The mechanical properties of four cast high-strength steels, 4340, 15-5 PII stainless steel, and two maraging steels were examined. To provide a direct comparison with wrought steels split heats were prepared in which part of each heat was sand cast and the balance was forged and hot-rolled to plate. The KIc properties of the castings were comparable to the plate properties. Limited tests indicated that the cast steels also had reasonably good fatigue and stress corrosion cracking resistance. The castings showed surprisingly low Charpy values, which was attributed to notch acuity due to the more heterogeneous nature of the fractures in the cast structures. The overall results suggest that cast high-strength steels had satisfactory toughness and could be used in many applications.

Commentary by Dr. Valentin Fuster
J. Eng. Mater. Technol. 1977;99(1):76-79. doi:10.1115/1.3443410.

Mises type of creep equations have been used widely to study creep and relaxation phenomena. In a study by Murakami and Yamada [1] inclusion of J3 , the third invariant of the deviatoric stress tensor, in the Mises type creep theories helped explain the deviations between experimental and theoretical results of a thick-walled cylinder creeping under an internal pressure. Similarly, the present study investigates the effects of including J3 in the creep constitutive equations on creep and relaxation in a circular plate with a central hole. The results show that inclusion of J3 in the creep equations tends to predict higher values of Σθ (tangential stress) in the creep problem and lower values of Σθ and Σr in the relaxation problem. Lower value of Σr in the relaxation problem implies a lower contact force at the interface of a press-fitted joint.

Commentary by Dr. Valentin Fuster
J. Eng. Mater. Technol. 1977;99(1):80-82. doi:10.1115/1.3443411.

An accident involving a 3-wheeled vehicle resulted in personal injury and property damage. Analysis of the failure by direct observation, optical microscopy, transmission electron microscopy, and techniques involving mutual indentation hardness shows that the accident resulted from fatigue fracture in a ball-joint socket at one end of a strut connecting the frame to the rear axle. Absence of a suspension system in the vehicle was the most likely single cause of the fatigue fracture.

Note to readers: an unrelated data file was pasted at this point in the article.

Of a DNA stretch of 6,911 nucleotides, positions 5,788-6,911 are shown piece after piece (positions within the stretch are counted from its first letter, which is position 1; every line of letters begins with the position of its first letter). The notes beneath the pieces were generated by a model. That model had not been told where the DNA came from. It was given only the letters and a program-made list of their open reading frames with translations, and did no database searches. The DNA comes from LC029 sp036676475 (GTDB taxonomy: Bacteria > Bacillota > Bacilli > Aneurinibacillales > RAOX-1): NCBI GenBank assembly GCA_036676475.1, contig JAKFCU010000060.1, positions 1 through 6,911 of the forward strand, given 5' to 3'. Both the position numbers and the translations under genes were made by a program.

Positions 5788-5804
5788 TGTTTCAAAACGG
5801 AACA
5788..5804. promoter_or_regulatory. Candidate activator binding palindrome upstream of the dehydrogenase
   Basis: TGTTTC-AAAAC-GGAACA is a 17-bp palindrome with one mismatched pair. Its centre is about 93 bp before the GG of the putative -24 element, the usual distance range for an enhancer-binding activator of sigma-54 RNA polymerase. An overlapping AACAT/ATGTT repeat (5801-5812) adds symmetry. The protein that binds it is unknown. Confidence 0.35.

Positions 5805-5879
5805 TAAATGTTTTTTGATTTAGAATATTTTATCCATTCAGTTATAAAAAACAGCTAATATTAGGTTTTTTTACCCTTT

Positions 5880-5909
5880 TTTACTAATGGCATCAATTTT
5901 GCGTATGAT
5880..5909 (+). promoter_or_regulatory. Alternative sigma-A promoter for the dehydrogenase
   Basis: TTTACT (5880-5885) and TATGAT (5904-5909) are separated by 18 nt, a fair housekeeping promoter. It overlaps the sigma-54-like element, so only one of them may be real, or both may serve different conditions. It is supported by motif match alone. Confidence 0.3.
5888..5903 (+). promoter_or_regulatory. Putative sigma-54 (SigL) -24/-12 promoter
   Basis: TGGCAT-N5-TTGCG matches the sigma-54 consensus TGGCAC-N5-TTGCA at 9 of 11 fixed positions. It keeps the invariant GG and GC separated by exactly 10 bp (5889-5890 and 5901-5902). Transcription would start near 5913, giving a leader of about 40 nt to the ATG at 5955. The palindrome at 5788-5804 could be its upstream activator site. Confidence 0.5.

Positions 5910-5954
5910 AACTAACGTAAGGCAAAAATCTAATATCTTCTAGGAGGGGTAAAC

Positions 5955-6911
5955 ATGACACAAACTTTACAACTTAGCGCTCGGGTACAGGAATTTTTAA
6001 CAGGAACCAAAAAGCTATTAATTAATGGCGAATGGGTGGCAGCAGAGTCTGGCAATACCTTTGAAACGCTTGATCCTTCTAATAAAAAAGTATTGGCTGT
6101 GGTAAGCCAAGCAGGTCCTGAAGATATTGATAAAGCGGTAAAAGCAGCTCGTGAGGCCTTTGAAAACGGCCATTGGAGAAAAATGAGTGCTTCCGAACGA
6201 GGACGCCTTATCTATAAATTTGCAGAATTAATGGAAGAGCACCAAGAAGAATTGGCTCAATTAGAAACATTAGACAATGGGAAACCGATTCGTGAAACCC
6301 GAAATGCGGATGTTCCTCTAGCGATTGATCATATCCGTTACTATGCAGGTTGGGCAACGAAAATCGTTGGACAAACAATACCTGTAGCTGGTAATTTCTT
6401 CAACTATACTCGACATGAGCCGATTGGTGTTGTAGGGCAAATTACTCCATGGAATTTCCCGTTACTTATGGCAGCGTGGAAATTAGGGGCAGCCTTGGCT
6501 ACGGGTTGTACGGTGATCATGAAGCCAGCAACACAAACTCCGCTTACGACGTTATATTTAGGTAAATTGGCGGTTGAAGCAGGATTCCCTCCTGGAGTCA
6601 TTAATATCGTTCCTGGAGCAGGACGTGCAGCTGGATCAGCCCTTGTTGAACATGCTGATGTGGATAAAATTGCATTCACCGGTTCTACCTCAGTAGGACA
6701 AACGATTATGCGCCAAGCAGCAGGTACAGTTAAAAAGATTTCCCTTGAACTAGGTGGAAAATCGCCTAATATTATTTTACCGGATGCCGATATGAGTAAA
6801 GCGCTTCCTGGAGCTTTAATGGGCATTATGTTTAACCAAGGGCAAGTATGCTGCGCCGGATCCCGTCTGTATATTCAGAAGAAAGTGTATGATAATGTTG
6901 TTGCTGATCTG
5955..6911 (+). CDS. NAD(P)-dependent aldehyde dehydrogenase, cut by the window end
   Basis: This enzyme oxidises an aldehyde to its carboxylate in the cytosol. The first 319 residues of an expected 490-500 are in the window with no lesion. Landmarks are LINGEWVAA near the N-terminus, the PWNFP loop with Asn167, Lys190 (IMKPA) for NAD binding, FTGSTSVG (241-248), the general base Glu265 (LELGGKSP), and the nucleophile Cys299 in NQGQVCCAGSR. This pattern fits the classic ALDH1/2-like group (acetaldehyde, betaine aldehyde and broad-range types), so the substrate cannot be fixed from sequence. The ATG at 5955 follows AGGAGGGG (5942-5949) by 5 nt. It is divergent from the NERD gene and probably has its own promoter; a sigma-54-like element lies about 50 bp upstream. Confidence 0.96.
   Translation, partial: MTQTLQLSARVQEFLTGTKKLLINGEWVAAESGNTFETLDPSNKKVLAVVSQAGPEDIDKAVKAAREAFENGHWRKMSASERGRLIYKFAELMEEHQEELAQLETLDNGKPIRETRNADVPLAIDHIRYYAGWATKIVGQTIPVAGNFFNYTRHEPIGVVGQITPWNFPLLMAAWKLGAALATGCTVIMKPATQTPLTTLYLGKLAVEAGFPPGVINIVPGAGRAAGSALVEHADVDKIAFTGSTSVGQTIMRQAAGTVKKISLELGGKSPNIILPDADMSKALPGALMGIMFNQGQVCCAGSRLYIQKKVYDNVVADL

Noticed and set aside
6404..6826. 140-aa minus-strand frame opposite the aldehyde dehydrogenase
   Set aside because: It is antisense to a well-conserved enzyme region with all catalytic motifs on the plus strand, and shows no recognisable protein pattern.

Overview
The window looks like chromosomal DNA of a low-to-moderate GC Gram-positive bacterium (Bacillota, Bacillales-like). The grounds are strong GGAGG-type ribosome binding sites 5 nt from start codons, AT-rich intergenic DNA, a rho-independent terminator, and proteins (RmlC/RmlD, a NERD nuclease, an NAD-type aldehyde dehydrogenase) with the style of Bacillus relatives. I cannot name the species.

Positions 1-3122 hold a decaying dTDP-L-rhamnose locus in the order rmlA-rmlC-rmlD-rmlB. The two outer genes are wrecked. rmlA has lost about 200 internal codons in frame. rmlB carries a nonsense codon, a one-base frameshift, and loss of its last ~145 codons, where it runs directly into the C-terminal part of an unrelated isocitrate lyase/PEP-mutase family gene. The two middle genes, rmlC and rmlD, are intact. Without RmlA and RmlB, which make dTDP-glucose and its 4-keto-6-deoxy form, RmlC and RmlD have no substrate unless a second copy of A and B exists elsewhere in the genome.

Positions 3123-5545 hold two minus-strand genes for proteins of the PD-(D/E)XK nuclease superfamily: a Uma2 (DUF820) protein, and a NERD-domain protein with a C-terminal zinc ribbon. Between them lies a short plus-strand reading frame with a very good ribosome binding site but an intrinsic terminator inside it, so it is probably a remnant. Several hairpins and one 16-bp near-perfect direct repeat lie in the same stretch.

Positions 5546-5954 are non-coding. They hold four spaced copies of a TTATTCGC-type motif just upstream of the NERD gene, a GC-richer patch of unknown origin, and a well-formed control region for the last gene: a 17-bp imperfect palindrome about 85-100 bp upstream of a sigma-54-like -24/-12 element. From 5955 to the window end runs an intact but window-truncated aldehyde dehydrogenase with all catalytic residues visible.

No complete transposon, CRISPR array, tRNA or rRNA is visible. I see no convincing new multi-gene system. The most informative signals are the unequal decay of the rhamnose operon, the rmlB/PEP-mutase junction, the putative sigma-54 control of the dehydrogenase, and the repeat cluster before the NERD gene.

Commentary by Dr. Valentin Fuster
J. Eng. Mater. Technol. 1977;99(1):83-85. doi:10.1115/1.3443412.

This is an account of a welded blower fan assembly which failed in operation with a large detached portion killing the owner. The circumstances, method of fabrication, and mode of operation are discussed. Failure was due to a combination of a design defect and a worn shaft.

Commentary by Dr. Valentin Fuster
J. Eng. Mater. Technol. 1977;99(1):86-92. doi:10.1115/1.3443413.

Failure of a 440C stainless steel burst rod adaptor from the White Sands Missile Range Fast Burst Reactor is analyzed. The operational history of the adaptor, including nature of loading, radiation accumulation, and thermal environment, was examined. Problems associated with handling radioactive materials were overcome through careful monitoring and disposal. The chemical composition of the adaptor material was checked by x-ray and electron probe spectroscopy. The failure surface was examined and photographed at various magnifications, using optical and scanning electron microscopes. Areas of crack origin, rapid fracture, final breakoff, and abrasion from rebound are identified. Metallographic specimens were prepared, the grain structure examined, and hardness profiles obtained. The grain structure indicated the presence of microvoids and carbide segregation, and slight hardening was noted. Failure occurred at the base of a male thread in a region showing significant tool markings. Examination of the failure surface indicated crack initiation due to Stage I fatigue followed by rupture from shock overload. Recommendations to avoid similar occurrences are given.

Commentary by Dr. Valentin Fuster

TECHNICAL BRIEFS

J. Eng. Mater. Technol. 1977;99(1):93-94. doi:10.1115/1.3443414.
Abstract
Commentary by Dr. Valentin Fuster
Commentary by Dr. Valentin Fuster

BOOK REVIEWS

J. Eng. Mater. Technol. 1977;99(1):96. doi:10.1115/1.3443416.
FREE TO VIEW
Abstract
Commentary by Dr. Valentin Fuster

Sorry! You do not have access to this content. For assistance or to subscribe, please contact us:

  • TELEPHONE: 1-800-843-2763 (Toll-free in the USA)
  • EMAIL: asmedigitalcollection@asme.org
Sign In